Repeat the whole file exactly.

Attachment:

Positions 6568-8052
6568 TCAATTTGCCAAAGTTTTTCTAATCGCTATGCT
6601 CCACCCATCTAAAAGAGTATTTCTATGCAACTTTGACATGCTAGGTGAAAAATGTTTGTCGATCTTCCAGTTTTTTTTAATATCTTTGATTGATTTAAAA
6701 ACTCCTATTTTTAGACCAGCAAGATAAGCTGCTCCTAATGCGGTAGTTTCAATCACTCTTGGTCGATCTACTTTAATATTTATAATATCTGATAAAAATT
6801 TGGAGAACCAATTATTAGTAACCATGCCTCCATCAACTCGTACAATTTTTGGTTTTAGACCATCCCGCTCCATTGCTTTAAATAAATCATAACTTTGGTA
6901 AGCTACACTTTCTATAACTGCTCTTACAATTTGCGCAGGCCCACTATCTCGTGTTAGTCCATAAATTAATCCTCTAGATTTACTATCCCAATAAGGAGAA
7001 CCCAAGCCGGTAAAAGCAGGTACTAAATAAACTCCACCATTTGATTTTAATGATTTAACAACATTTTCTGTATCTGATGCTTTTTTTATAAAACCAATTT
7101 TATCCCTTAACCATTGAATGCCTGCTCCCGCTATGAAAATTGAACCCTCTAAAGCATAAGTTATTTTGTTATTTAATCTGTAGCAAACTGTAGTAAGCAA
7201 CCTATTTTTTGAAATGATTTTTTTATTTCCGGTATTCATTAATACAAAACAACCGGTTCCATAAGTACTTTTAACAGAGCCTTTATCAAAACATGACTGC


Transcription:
Positions 6568-8052
6568 TCAATTTGCCAAAGTTTTTCTAATCGCTATGCT
6601 CCACCCATCTAAAAGAGTATTTCTATGCAACTTTGACATGCTAGGTGAAAAATGTTTGTCGATCTTCCAGTTTTTTTTAATATCTTTGATTGATTTAAAA
6701 ACTCCTATTTTTAGACCAGCAAGATAAGCTGCTCCTAATGCGGTAGTTTCAATCACTCTTGGTCGATCTACTTTAATATTTATAATATCTGATAAAAATT
6801 TGGAGAACCAATTATTAGTAACCATGCCTCCATCAACTCGTACAATTTTTGGTTTTAGACCATCCCGCTCCATTGCTTTAAATAAATCATAACTTTGGTA
6901 AGCTACACTTTCTATAACTGCTCTTACAATTTGCGCAGGCCCACTATCTCGTGTTAGTCCATAAATTAATCCTCTAGATTTACTATCCCAATAAGGAGAA
7001 CCCAAGCCGGTAAAAGCAGGTACTAAATAAACTCCACCATTTGATTTTAATGATTTAACAACATTTTCTGTATCTGATGCTTTTTTTATAAAACCAATTT
7101 TATCCCTTAACCATTGAATGCCTGCTCCCGCTATGAAAATTGAACCCTCTAAAGCATAAGTTATTTTGTTATTTAATCTGTAGCAAACTGTAGTAAGCAA
7201 CCTATTTTTTGAAATGATTTTTTTATTTCCGGTATTCATTAATACAAAACAACCGGTTCCATAAGTACTTTTAACAGAGCCTTTATCAAAACATGACTGC